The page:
Aspirin Vs. Tylenol: Which Is Safer?

Popping pain relievers like candy may seem like no big deal, but choosing the right one can be incredibly important to your overall health. Before you use either Aspirin or Tylenol as your go-to medicine when a headache strikes, there are a few things you should know about their efficacy. 

First of all, it appears that Tylenol and Aspirin may not be doing much to alleviate pain in the first place. Vox reports that ibuprofen is more effective than both options, with Aspirin coming in last in terms of pain relief. Tylenol is the brand name for acetaminophen, and studies show that it's also linked to a higher incidence of liver issues than its counterpart, the outlet notes. Indeed, this drug was the number one cause of liver failure in the United States between 1998 and 2003.

"We always thought [acetaminophen] was safe, but there are increasing signals of accidental overdose in people who are regularly using it for chronic pain, and some liver toxicity," University of Leeds' professor, Philip Conaghan, explained to the outlet.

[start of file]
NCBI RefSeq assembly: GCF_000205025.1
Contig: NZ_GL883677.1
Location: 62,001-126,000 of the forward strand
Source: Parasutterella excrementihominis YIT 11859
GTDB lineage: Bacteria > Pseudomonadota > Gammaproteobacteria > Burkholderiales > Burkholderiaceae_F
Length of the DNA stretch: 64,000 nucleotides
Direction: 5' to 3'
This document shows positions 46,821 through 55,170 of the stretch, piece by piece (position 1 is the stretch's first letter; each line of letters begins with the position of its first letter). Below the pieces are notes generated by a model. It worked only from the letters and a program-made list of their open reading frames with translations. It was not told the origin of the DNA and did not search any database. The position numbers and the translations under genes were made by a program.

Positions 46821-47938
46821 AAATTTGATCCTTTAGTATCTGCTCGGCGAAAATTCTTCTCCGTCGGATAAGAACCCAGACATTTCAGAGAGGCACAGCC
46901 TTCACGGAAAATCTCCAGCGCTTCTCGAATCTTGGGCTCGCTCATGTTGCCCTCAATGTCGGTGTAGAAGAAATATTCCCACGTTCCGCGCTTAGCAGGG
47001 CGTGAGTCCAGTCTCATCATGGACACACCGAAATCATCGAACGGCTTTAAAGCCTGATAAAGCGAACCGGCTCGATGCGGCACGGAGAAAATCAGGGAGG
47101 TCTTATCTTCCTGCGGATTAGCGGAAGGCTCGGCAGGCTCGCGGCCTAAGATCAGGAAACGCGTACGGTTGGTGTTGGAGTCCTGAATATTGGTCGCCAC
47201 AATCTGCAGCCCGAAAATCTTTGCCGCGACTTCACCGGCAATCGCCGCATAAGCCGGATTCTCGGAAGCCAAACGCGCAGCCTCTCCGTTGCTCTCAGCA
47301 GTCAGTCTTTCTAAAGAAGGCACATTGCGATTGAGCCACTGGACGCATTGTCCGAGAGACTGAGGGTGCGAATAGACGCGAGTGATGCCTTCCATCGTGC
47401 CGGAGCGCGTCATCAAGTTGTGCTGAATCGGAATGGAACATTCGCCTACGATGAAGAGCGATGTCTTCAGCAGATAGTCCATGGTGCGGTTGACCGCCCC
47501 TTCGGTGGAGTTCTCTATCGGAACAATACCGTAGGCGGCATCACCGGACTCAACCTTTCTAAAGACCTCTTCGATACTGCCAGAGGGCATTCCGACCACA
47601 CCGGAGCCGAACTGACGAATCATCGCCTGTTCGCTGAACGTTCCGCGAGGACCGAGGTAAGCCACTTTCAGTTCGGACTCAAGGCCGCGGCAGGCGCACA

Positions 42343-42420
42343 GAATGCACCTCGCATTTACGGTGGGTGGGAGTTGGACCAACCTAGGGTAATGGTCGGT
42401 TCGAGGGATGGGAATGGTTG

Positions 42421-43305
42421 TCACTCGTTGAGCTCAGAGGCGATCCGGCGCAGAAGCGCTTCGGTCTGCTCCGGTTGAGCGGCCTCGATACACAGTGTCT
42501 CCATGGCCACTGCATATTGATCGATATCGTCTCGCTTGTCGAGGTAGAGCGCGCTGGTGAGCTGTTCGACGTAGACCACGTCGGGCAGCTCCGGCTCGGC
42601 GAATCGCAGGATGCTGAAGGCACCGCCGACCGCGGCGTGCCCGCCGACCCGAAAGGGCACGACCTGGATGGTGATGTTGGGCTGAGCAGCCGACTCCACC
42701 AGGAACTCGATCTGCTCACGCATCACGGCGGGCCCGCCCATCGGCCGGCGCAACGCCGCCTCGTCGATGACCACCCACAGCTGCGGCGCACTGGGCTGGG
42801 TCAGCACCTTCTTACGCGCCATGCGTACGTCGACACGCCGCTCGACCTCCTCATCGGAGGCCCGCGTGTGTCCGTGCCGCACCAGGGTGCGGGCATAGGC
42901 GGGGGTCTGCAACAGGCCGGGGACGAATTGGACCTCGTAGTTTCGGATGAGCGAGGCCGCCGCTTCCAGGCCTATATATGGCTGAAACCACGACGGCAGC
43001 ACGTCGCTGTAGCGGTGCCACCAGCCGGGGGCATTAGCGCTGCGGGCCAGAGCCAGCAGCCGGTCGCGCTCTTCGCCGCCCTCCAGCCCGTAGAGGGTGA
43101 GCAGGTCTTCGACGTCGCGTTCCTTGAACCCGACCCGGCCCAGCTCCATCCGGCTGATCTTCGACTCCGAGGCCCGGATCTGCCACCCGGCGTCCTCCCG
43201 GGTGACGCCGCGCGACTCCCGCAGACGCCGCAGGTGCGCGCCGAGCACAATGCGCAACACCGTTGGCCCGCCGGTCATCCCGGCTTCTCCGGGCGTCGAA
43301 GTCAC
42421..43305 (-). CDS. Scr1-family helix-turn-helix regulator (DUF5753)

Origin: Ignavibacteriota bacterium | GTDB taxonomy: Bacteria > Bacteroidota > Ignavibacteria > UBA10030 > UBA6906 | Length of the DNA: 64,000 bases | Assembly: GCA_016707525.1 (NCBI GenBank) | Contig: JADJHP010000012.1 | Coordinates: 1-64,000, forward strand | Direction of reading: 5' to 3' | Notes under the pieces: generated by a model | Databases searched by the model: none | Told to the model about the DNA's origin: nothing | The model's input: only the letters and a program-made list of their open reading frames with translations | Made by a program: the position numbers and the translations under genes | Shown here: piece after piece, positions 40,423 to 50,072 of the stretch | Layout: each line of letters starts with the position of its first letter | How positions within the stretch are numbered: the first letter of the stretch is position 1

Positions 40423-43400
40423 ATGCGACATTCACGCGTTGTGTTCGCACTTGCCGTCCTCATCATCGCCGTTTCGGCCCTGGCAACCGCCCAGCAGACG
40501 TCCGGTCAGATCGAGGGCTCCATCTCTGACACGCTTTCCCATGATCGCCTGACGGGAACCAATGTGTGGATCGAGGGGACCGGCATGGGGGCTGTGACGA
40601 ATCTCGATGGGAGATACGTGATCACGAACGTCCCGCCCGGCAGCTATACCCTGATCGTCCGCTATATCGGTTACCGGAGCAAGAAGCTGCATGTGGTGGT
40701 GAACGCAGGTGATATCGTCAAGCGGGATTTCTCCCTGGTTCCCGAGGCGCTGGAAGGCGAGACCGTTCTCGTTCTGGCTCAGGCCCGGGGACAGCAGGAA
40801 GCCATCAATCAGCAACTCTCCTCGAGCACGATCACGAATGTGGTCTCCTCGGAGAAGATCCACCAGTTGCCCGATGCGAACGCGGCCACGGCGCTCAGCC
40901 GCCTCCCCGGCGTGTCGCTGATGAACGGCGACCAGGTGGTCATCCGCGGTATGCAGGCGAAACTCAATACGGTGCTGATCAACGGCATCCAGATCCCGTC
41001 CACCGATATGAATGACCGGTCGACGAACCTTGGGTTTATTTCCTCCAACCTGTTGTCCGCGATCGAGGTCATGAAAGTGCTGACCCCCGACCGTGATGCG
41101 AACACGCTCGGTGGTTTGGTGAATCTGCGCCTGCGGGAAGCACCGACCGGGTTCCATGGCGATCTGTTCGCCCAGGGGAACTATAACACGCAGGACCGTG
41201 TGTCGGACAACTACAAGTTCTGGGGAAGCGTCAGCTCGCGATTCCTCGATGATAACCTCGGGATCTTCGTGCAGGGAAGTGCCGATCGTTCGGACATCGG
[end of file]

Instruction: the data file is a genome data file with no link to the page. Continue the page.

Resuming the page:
While you should speak with your doctor if you're taking any pain reliever long-term, it seems that Tylenol — or acetaminophen — is one of the more dangerous options you can choose. "It's an old drug, obsolete, and should be avoided altogether," Kay Brune, a professor of pharmacology and toxicology at Germany's Friedrich-Alexander University, added. 

Aspirin may be a safer option than Tylenol

The effectiveness of both Tylenol and Aspirin often depends on the type of pain you're experiencing. For instance, Aspirin offers anti-inflammatory benefits that Tylenol doesn't, Insider reports. It also acts as a blood thinner — making it unsafe for people with certain conditions. In general, children should not take Aspirin, especially if they're recovering from chickenpox. Aspirin also interacts with a high number of other medications, including ibuprofen, so be sure to check with your doctor if you're taking other drugs. However, Aspirin may also be helpful in reducing the incidence of strokes and heart attacks, Vox reports.

On the other hand, Tylenol can be extremely dangerous in high doses. The outlet notes that too much acetaminophen can seriously damage your liver, spurring symptoms like decreased appetite, nausea, vomiting, and abdominal pain. So, taking acetaminophen in small doses may be okay, but it likely won't be as effective as ibuprofen. On the other hand, it also won't be as safe as Aspirin.

Before you reach for pain relief in a bottle, do some research on which medicine works best for your specific ailment and only take it in moderation.